February 21, 2014 - In this report, we analyze the Governor's 2014-15 budget for the state's resources and environmental protection programs. We review and make recommendations on a number of major policy proposals, including a review of the administration's recently released Water Action Plan as well as the proposal to reduce or eliminate several programs currently funded by the Beverage Container Recycling Fund (commonly referred to as the "bottle bill"). We find that these policy proposals are generally reasonable approaches, though we identify trade-offs in the proposals and offer recommendations for legislative consideration. The report also identifies several issues included in the Governor's budget that merit additional legislative oversight. This includes the proposal to provide the Department of Parks and Recreation and the Department of Forestry and Fire Protection with a total of $43 million from the General Fund to address deferred maintenance backlogs. While we find that it makes fiscal sense to address deferred maintenance, there is uncertainty about what factors have contributed to the large backlogs, as well as how the state can best address maintenance needs on an ongoing basis.


[PDF] The 2010-11 Budget: Resources and Environmental Protection

March 8, 2010 - In reviewing the Governor's budget proposal, we uncovered current actions and proposals of the administration that either circumvent the Legislature's authority, make it difficult for the Legislature to oversee the administration's spending, or limit the Legislature's flexibility in making decisions. We found that the administration is: developing new renewable energy procurement requirements that circumvent legislative policy as reflected in current state law (known as the renewables portfolio standard); using an Emergency Fund--intended to pay for large-incident wildland firefighting costs--to cover some day-to-day departmental expenditures that are more appropriately made subject to legislative budget review; proposing a somewhat similar emergency fund for flood management that would be structured to allow the administration to augment it at its discretion without notifying the Legislature; and proposing again to fund recreation activities at State Water Project facilities in a way that escapes legislative budgetary review for all the spending. Finally, we recommend rejection of the Governor’s proposal to dedicate the ongoing Tranquillon Ridge oil lease revenues to support state parks, because it limits the Legislature's future decision making.


Energy Efficiency and Alternative Energy Programs

December 19, 2012 - California currently maintains over a dozen major programs that are intended to support the development of energy efficiency and alternative energy in the state. Over the past 10 to 15 years, the state has spent a combined total of roughly $15 billion on such efforts. In response to the Supplemental Report of the 2012-13 Budget Package, this report provides an overview of these different programs, as well as a preliminary assessment of them in terms of priority, overlap, and redundancy. We find that the state currently lacks a comprehensive framework that fully coordinates the state's energy incentive programs to help ensure that the state’s goals are being achieved in the most cost-effective manner. The absence of such a comprehensive framework (1) results in some level of program duplication, (2) results in some departments making policy choices that may not be aligned to legislative priorities, and (3) makes it difficult to compare effectiveness across programs. As a result, we recommend that the Legislature develop a comprehensive strategy for meeting the state’s energy efficiency and alternative energy objectives. In general, the comprehensive strategy should specify: (1) the state’s energy efficiency and alternative energy goals, (2) how programs should fit together to achieve the state’s goals, and (3) how program effectiveness will be measured.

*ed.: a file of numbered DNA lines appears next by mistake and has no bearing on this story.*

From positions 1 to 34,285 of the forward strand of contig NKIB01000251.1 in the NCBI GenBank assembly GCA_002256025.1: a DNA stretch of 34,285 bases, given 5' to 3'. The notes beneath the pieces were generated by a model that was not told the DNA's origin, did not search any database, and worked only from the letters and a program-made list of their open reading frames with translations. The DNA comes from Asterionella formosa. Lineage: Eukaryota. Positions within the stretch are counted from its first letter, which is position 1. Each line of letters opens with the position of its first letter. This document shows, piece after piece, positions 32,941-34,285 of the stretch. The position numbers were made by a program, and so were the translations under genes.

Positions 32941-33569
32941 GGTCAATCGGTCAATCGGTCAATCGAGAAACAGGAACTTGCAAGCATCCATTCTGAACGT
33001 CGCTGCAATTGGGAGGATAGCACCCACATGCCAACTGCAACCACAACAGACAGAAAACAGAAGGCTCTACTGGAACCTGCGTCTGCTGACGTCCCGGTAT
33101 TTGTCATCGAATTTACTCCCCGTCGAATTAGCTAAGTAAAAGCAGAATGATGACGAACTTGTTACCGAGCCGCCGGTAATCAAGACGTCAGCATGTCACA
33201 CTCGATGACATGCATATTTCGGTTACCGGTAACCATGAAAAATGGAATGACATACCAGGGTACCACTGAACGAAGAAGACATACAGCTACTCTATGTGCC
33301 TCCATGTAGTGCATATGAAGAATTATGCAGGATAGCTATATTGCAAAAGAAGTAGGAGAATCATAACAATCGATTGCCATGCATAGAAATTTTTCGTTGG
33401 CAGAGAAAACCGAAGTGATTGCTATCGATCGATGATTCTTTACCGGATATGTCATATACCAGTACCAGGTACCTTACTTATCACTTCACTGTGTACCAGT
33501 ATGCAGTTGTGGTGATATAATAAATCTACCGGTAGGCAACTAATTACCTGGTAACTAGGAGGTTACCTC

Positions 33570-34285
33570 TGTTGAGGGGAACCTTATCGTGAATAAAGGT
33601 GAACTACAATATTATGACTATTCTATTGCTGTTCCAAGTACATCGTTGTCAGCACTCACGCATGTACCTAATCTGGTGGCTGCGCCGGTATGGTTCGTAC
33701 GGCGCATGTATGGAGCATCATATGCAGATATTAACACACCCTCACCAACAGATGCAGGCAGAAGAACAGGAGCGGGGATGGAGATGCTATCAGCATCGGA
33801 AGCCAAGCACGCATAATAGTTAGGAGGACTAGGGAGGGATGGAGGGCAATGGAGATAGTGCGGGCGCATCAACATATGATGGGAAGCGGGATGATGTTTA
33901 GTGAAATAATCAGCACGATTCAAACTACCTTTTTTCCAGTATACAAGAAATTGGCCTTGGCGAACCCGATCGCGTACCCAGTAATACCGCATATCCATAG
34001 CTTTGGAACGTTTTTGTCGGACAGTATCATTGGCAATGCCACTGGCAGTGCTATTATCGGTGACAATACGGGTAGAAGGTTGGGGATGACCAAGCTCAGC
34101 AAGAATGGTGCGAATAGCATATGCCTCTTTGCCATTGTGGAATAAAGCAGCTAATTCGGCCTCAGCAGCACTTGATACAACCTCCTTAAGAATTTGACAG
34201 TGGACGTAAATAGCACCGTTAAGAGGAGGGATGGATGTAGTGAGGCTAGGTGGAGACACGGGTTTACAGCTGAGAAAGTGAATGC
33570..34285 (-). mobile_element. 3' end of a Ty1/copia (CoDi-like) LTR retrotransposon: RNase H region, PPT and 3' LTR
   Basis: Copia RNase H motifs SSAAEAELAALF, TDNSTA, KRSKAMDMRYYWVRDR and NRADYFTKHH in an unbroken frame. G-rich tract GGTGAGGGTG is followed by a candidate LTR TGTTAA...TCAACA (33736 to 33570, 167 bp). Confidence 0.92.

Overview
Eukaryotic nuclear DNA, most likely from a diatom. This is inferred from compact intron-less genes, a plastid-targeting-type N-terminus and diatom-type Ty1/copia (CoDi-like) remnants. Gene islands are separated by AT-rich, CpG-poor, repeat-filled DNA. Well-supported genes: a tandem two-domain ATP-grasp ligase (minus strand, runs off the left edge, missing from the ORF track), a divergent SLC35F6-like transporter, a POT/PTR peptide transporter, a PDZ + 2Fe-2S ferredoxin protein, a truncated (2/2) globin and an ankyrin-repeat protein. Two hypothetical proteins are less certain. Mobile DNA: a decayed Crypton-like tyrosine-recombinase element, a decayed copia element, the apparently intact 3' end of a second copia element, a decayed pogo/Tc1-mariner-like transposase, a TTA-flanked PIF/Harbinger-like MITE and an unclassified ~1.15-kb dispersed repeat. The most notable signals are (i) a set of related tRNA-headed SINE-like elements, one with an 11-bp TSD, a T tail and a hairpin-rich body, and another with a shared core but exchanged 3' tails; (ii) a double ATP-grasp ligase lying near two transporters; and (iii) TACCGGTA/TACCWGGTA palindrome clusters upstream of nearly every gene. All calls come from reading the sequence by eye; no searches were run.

[PDF] Analysis of the 2004-05 Budget Bill, Resources Chapter

February 18, 2004 - Analysis of the 2004-05 Budget Bill, Resources Chapter


Climate Change Impacts Across California - Housing

April 5, 2022 - This report focuses on how a changing climate is affecting the housing sector and key issues the Legislature faces in responding to those impacts. This is one of a series of reports summarizing how climate change will impact different sectors across California.


The 2021-22 Spending Plan: Natural Resources and Environmental Protection

October 18, 2021 - The 2021‑22 budget package provides a total of $21.7 billion from various fund sources—the General Fund, bond funds, and various special funds—for programs administered by the California Natural Resources and Environmental Protection Agencies. This is a net increase of $4.8 billion (22 percent) compared to 2020‑21 estimated expenditures.

Correction 10/22/21: Funding amount for CDFW has been corrected.